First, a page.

Tag Archives: David Howe

12 May 1953

Jean L. "Skip" Ziegler, with the Bell X-5 at Edwards Air Force Base, 1952. (LIFE Magazine via Jet Pilot Overseas.
Jean L. “Skip” Ziegler, with a Bell X-5 at Edwards Air Force Base, 1952. (LIFE Magazine via Jet Pilot Overseas)

12 May 1953: A Boeing B-50A-5-BO Superfortress, 46-011, modified to carry a Bell X-2 supersonic research rocketplane, was engaged in a captive test flight at 30,000 feet (9,144 meters) over Lake Ontario, between Canada and the United States. The number two X-2, 46-675, was in the bomb bay.

The bomber was equipped with a system to keep the X-2’s liquid oxygen tank filled as the cryogenic oxidizer boiled off. With Bell’s Chief of Flight Research, test pilot Jean Leroy (“Skip”) Ziegler, in the bomb bay above the X-2, the system operation was being tested.

There was an explosion. The X-2 fell from the bomber and dropped into Lake Ontario, between Trenton, Ontario, Canada, and Rochester, New York, U.S.A.  Skip Ziegler and an engineer aboard the bomber, Frank Wolko, were both lost. A technician, Robert F. Walters, who was in the aft section of the B-50 with Wolko, was badly burned and suffered an injured eye.

The B-50’s pilots, William J. Leyshon and David Howe, made an emergency landing at the Bell Aircraft Corporation factory airport at Wheatfield, New York (now, the Niagara Falls International Airport, IAG). The bomber was so heavily damaged that it never flew again.

Heavy fog over the lake hampered search efforts. Neither the bodies of Ziegler and Wolko or the wreckage of the X-2 were found.

A Bell X-2 rocketplane is loaded aboard the Boeing B-50A Superfortress "mothership," 46-011. (U.S. Air Force)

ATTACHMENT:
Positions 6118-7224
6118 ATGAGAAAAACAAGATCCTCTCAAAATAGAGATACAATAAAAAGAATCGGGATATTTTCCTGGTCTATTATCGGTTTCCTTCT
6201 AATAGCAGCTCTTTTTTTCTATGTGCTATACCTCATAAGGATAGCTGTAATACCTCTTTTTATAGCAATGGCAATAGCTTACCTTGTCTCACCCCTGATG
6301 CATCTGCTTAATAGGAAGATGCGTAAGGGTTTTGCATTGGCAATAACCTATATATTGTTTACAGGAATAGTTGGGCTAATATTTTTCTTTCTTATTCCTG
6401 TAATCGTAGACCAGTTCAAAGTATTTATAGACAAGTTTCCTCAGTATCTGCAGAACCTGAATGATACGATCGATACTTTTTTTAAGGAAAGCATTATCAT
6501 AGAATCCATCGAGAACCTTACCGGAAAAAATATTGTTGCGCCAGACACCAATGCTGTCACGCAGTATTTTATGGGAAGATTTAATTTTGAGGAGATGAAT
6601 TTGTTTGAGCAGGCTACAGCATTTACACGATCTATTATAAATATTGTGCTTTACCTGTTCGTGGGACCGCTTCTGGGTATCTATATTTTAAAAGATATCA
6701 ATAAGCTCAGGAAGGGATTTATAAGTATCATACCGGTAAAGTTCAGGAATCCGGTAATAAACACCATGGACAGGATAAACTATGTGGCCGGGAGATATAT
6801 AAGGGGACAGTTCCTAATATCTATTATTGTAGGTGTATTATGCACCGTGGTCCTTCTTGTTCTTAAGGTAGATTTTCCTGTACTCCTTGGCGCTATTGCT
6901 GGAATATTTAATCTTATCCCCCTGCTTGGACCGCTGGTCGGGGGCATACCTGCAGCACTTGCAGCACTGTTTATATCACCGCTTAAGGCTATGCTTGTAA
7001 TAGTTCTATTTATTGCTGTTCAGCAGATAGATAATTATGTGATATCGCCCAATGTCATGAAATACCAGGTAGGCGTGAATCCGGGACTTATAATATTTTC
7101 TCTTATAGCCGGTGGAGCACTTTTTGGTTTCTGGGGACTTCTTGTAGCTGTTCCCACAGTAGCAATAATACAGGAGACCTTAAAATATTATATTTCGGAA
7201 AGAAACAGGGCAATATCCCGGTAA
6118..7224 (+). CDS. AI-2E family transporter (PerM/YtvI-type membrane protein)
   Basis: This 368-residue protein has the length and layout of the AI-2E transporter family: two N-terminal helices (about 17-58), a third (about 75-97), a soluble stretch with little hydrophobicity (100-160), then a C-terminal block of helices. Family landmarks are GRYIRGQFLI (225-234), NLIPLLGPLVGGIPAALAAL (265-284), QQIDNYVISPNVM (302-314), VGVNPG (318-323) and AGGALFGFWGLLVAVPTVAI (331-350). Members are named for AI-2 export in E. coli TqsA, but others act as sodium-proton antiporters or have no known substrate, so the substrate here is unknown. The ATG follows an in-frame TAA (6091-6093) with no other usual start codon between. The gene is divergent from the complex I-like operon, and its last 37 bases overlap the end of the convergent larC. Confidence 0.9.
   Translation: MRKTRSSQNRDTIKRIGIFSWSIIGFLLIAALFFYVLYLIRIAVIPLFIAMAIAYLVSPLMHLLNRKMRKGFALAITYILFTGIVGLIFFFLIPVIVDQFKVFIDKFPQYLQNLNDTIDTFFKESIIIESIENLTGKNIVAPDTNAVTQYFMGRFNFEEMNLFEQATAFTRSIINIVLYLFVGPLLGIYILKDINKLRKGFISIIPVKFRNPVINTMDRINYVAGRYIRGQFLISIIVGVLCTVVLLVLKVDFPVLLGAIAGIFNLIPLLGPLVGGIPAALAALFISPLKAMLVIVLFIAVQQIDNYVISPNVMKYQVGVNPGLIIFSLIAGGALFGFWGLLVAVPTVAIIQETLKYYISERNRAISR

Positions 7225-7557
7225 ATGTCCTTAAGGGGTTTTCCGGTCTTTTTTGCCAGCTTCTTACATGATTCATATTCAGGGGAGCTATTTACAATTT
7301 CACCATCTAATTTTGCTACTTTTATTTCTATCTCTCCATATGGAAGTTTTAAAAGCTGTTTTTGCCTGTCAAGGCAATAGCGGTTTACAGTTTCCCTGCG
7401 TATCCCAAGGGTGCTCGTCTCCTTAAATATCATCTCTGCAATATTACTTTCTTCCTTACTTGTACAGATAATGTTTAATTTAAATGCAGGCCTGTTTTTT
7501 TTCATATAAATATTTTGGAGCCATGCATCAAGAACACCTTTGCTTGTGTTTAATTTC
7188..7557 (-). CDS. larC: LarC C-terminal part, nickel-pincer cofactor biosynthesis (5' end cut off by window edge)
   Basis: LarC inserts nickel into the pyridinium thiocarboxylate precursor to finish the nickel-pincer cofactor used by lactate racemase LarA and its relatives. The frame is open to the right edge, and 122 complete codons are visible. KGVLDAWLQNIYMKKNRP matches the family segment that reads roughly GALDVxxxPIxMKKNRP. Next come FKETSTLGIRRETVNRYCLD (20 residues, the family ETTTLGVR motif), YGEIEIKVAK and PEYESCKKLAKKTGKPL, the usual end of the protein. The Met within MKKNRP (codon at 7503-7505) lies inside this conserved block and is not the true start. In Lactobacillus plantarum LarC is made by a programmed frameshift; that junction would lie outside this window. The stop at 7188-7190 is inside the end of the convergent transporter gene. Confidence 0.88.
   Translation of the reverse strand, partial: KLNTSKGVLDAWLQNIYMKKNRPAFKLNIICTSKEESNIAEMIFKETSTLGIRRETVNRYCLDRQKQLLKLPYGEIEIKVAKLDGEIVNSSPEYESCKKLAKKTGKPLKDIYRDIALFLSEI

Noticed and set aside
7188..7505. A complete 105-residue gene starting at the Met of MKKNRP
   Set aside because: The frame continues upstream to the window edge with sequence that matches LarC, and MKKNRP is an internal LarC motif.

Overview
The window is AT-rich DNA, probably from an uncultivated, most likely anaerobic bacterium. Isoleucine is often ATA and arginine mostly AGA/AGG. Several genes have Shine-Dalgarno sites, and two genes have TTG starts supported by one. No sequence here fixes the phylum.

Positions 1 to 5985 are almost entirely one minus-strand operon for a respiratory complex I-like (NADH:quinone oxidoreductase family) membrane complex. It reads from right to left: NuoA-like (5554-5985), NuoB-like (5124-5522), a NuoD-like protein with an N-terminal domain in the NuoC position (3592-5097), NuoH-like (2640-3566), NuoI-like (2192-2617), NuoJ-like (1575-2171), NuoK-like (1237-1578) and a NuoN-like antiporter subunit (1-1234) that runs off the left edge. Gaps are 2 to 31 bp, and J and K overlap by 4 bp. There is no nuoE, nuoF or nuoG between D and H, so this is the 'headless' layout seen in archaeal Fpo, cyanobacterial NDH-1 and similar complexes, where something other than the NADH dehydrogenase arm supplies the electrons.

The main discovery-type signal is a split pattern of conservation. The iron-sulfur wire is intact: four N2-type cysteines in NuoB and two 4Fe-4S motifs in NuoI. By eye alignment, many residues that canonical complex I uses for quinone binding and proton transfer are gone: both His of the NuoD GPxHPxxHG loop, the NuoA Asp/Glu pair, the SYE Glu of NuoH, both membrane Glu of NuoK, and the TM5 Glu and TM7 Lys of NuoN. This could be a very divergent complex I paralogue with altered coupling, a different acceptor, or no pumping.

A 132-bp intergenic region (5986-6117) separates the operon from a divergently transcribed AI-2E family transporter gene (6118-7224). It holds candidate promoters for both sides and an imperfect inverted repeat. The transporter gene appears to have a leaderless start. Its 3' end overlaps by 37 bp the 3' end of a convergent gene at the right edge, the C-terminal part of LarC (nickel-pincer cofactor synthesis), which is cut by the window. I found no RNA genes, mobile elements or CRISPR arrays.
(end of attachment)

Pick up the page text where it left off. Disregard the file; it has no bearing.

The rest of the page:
A Bell X-2 rocketplane is loaded aboard the Boeing B-50A-5-BO Superfortress “mothership,” 46-011. (U.S. Air Force)

After a series of explosions of early rocketplanes, the X-1A, X-1-3, X-1D and the X-2,  investigators discovered that leather gaskets which were used in the fuel system had been treated with tricresyl phosphate (TCP). When this was exposed to liquid oxygen an explosion could result. The leather gaskets were removed from the other rocketplanes and the explosions stopped.

The X-2 was a joint project of the U.S. Air Force and NACA (the National Advisory Committee on Aeronautics, the predecessor of NASA). The rocketplane was designed and built by Bell Aircraft Corporation of Buffalo, New York, to explore supersonic flight at speeds beyond the capabilities of the earlier Bell X-1 and Douglas D-558-II Skyrocket. Two X-2s were built.

In addition to the aerodynamic effects of speeds in the Mach 2.0–Mach 3.0 range, engineers knew that the high temperatures created by aerodynamic friction would be a problem, so the aircraft was built from stainless steel and K-Monel, a copper-nickel alloy.

The Bell Aircraft Corporation X-2 was 37 feet, 10 inches (11.532 meters) long with a wingspan of 32 feet, 3 inches (9.830 meters) and height of 11 feet, 10 inches (3.607 meters). Its empty weight was 12,375 pounds (5,613 kilograms) and loaded weight was 24,910 pounds (11,299 kilograms).

The X-2 was powered by a throttleable two-chamber Curtiss-Wright XLR25-CW-1 rocket engine that produced 2,500–15,000 pounds of thrust (11.12–66.72 kilonewtons)

Boeing EB-50D Superfortress 48-096 with a Bell X-2 (U.S. Air Force)

Rather than use its limited fuel capacity to take off and climb to altitude, the X-2 was dropped from a modified heavy bomber as had been the earlier rocketplanes.

The launch altitude was 30,000 feet (9,144 meters). After the fuel was exhausted, the X-2 glided to a touchdown on Rogers Dry Lake at Edwards Air Force Base.

The X-2 reached a maximum speed of Mach 3.196 (2,094 miles per hour/3,370 kilometers per hour) and maximum altitude of 126,200 feet (38,466 meters).

Bell X-2 46-675 on its transportation dolly at Edwards Air Force Base, California, 1952. (NASA)
Bell X-2 46-675 on its transportation dolly at Edwards Air Force Base, California, 1952. (NASA)

© 2017, Bryan R. Swopes

Facebooktwittergoogle_plusredditpinterestlinkedinmailby feather